GREG HOY: But with global demand for natural gas expected to double in the next five years, some are left wondering if Australia is missing its own boat.

OLLIE CLARK, NATURAL GAS VEHICLE ASSOCIATION: The thing that strikes me as being rather quaint, to put it mildly, is that we pay anywhere from about $8 billion to $25 billion to import the oil and we get a paltry $4 billion for the gas that we sell to overseas countries. It seems odd to me, especially given gas is a superior fuel for many, many purposes including the use in motor vehicles.

JOHN MIKOLAJUNAS: There's massive reserves of natural gas that are not being used and that's why we're selling them off to China at such low prices. We should be making use of this fuel ourselves locally because if we don't, we're going to be paying for petroleum products. Natural gas can represent a saving of up to about 60 per cent on what you're paying for petrol and that includes diesel and LPG as well. ...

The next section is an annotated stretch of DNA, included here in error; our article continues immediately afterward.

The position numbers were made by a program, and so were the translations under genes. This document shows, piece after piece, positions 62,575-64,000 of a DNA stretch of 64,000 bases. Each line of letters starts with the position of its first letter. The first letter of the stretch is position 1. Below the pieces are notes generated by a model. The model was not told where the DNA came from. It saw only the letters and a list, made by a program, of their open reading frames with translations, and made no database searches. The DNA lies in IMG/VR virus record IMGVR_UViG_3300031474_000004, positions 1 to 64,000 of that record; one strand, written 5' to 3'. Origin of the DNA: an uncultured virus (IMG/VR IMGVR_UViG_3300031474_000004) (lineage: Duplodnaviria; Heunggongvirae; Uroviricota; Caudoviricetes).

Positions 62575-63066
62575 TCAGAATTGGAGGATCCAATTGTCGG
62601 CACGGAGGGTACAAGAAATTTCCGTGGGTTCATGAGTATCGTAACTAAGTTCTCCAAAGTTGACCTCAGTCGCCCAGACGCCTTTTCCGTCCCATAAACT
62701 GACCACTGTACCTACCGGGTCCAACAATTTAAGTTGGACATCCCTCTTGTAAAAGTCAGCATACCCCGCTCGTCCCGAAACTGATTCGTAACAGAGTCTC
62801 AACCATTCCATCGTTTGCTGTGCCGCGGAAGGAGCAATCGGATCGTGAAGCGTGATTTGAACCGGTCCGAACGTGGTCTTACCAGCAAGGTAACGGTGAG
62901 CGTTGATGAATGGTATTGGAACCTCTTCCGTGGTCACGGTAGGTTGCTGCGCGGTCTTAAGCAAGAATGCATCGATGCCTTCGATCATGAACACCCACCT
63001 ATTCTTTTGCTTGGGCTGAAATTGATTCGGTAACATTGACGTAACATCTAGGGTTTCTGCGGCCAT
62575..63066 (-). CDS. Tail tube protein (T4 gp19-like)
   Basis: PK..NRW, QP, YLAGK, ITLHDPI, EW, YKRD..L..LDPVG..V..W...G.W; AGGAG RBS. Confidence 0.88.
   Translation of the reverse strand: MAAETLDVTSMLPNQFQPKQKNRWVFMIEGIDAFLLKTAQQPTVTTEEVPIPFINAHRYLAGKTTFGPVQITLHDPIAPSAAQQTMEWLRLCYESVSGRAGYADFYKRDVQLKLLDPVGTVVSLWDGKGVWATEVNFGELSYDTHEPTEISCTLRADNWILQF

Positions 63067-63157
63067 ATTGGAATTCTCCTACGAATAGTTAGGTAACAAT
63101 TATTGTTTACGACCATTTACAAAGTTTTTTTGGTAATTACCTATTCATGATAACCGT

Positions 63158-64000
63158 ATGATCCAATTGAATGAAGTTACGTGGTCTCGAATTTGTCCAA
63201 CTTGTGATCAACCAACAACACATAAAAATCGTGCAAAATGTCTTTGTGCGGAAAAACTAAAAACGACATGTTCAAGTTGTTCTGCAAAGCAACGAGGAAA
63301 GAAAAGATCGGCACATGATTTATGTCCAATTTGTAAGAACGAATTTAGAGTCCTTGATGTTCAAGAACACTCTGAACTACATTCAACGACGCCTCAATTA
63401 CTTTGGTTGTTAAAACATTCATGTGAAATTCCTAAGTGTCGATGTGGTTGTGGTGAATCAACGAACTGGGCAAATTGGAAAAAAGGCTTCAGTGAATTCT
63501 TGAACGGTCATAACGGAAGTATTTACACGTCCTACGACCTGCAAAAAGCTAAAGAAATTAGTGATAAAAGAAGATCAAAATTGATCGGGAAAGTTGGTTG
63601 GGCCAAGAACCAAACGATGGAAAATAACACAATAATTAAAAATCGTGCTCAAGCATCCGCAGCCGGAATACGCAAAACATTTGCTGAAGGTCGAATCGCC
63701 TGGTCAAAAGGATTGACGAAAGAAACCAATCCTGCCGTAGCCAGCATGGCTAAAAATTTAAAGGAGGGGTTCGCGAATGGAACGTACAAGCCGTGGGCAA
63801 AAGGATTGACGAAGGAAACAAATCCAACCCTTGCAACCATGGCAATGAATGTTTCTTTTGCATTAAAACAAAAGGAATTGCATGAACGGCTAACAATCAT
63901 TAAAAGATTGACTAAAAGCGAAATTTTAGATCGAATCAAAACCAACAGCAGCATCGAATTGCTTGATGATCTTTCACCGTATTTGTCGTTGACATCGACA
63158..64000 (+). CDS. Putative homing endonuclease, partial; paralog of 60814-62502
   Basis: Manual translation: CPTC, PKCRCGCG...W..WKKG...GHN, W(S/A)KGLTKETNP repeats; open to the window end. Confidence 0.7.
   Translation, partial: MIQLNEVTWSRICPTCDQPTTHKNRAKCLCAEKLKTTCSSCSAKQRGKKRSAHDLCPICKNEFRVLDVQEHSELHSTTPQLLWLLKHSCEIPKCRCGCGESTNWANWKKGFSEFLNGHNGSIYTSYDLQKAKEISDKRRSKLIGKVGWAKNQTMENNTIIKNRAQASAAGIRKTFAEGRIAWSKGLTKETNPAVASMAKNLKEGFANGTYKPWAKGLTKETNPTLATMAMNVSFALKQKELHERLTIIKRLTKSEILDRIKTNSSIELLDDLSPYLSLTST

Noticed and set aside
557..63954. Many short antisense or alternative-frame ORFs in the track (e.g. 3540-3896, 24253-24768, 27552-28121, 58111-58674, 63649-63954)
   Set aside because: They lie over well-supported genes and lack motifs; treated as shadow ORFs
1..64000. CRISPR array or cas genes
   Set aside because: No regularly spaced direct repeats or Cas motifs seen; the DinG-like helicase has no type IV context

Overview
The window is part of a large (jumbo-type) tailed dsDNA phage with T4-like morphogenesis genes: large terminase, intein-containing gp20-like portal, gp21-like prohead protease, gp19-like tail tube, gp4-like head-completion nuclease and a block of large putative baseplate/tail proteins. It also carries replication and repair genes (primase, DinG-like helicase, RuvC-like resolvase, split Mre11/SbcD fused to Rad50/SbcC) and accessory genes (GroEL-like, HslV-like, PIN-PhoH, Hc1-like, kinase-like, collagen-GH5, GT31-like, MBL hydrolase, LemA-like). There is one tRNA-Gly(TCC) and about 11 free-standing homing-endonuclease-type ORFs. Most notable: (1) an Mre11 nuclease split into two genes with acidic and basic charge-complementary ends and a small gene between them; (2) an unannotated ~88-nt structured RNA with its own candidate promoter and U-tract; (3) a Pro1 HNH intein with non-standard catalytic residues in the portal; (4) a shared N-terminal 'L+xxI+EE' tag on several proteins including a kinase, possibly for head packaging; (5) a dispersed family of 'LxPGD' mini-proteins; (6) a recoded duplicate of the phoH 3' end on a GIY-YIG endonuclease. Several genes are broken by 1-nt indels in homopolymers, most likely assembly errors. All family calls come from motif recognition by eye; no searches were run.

NOEL CHILD: Governments need to look at the issue of where our future transport energy is coming from and take the step, which is a little unpopular in terms of modern economics particularly, of setting some targets and perhaps some mandates otherwise the default position I think is just to continue on the same pathway until the bus does hit the wall.

GREG HOY: The Australian Government is about to embark on an energy security assessment.

MARTIN FERGUSON: With only about a decade of known oil resources remaining at today's production rates, Australia's looking down the barrel of a $25 billion trade deficit in petroleum products by 2015.